Under HB 1733, the required coverage minimums are: (a) while the TNC driver is logged on to the TNC network, $50,000 for injury or death coverage for each person in an incident, $100,000 for injury or death coverage per incident, and $25,000 for property damage coverage per incident; and (b) while the TNC driver is carrying a passenger, minimum total aggregate limit of liability of $1 million for death, bodily injury, and property damage per incident. If the TNC driver’s coverage lapses or is insufficient, the TNC is required to provide the coverage. The new law requires the TNCs to keep detailed records of when drivers log into and out of the network, for use in the claims investigation process. This law takes effect Jan. 1, 2016.
SB 188 and SB 189 add more types of insurance to the prohibition against using a consumer’s inquiry about policy coverage against the consumer in setting rates, premiums, or deductibles. A “consumer inquiry” has the same meaning as “customer inquiry” under section 551.113 of the Insurance Code. Both mean:
[A] telephone call or other communication made to an insurer that does not result in an investigation or claim and that is in regard to the general terms or conditions of or coverage offered under an insurance policy. The term includes a question concerning the process for filing a claim, and whether a policy will cover a loss, unless the question concerns specific damage that has occurred and that results in an investigation or claim.
Last session, the Legislature passed SB 736, which prohibited underwriting and rating decisions to be based solely on a “consumer inquiry” about coverage for standard fire, homeowners, or farm and ranch owners insurance policies. SB 188 and SB 189, passed this session, add to the types of policies bound by the law. SB 188 clarifies that the law applies to standard fire, homeowners, or farm and ranch owners insurance policies, including those issued by (1) a farm mutual insurance company; (2) a county mutual insurance company; (3) a Lloyd's plan; and (4) a reciprocal or interinsurance exchange. SB 189 adds personal automobile insurance policies, including a policy written by a county mutual insurance company.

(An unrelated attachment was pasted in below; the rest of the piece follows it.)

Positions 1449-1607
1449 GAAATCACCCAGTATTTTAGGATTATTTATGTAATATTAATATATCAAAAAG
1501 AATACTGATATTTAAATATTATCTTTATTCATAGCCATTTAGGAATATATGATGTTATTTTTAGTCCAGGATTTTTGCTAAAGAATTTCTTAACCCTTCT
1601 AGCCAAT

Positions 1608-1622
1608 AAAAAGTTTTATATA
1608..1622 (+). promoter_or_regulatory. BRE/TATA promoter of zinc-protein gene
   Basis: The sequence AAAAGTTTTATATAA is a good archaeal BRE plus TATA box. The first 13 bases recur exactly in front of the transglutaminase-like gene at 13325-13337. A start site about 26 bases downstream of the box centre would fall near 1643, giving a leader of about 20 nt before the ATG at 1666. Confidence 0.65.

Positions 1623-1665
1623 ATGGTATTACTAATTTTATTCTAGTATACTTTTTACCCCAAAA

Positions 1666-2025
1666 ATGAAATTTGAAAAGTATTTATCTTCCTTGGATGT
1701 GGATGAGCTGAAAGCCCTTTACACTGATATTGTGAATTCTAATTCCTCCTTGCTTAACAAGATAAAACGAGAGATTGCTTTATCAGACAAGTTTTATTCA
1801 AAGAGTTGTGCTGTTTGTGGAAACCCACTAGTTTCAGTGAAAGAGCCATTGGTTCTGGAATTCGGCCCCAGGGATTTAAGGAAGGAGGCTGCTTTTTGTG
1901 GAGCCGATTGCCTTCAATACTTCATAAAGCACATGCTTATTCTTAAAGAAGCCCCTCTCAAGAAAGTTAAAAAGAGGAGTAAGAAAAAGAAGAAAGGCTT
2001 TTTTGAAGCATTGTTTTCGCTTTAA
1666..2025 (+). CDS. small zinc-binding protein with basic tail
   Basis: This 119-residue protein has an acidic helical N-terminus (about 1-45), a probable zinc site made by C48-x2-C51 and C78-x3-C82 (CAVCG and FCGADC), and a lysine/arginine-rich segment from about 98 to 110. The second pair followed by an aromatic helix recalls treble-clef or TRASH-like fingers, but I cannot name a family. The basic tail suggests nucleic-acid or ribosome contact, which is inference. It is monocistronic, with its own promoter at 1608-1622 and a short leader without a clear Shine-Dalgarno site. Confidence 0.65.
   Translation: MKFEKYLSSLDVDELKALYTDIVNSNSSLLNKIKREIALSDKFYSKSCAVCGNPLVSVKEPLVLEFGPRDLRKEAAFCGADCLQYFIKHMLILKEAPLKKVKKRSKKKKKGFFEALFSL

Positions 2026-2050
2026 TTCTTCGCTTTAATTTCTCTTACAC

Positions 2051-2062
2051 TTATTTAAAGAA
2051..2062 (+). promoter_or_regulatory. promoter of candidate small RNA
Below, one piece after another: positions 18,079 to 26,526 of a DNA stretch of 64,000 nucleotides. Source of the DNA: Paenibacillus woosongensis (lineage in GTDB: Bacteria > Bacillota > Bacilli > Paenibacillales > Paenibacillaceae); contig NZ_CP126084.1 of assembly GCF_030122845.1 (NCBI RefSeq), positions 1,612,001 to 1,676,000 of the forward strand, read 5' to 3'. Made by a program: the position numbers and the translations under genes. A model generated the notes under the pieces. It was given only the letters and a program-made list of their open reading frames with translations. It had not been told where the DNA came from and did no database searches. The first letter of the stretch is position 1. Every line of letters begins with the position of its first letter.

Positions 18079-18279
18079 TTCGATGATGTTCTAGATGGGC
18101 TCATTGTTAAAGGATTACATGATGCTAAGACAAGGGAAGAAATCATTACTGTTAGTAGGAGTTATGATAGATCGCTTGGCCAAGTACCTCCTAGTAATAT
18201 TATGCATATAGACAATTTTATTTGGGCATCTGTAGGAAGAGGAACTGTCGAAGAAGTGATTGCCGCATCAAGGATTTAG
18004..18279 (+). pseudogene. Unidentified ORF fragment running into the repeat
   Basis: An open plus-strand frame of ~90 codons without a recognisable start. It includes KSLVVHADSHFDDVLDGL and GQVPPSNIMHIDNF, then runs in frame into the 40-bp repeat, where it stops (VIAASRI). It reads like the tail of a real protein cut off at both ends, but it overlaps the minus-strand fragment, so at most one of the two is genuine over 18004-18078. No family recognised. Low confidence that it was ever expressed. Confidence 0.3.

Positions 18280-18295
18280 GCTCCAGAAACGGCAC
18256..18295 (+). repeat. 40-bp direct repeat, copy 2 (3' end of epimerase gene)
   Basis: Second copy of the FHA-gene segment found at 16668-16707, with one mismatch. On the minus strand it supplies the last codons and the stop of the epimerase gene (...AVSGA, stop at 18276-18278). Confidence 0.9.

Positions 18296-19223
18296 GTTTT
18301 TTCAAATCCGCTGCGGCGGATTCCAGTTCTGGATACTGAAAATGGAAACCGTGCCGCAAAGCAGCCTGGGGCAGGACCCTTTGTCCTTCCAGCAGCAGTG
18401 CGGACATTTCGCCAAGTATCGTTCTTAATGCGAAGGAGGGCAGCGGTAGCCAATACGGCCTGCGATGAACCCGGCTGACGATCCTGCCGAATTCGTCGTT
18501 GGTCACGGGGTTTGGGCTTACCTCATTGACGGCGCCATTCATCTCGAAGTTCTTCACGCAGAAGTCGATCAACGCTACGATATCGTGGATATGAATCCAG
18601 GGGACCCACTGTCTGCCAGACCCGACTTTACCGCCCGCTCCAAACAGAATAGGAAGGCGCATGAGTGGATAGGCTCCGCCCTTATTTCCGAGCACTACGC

Here’s some other insurance-related laws that passed:
SB 734 amends the Texas Insurance Code to authorize the formation of pure captive insurance companies and segregated account captive insurance companies in Texas and sets rules for such captives.
HB 3106 relates to compensatory payments and reinsurance agreements made in connection with the issuance of title insurance.
SB 653 increases the burial benefit cap under worker’s compensation insurance from $6,000 to $10,000.
SB 531 clarifies that a governmental unit that creates a self-insurance fund may purchase reinsurance, and when a Texas statute or regulation requires a political subdivision or its employees to obtain insurance, the political subdivision may obtain the coverage through a self-insurance fund authorized by the Legislature.
SB 951 conforms Chapter 981 of the Texas Insurance Code to the Non-Admitted and Reinsurance Reform Act, which is a part of the federal Dodd-Frank Act relating to regulation of surplus lines insurance and reinsurance. Specifically, SB 951 clarifies that Chapter 981 applies to surplus lines insurance if the insured’s home state is Texas, provides applicable definitions, exempts commercial purchasers, and states that agreements regarding uniform surplus lines insurance standards made between Texas and other states are binding.
HB 1047 clarifies the financial requirements affecting bail bond insurers by clarifying the taxability of premium receipts or service fees in order to continue the effective issuance of bail bonds.
These are just a few of the insurance-related bills passed during the 84th Legislature. You can search for additional ones and read more about these on the Texas Legislature Online website, www.capitol.state.tx.us.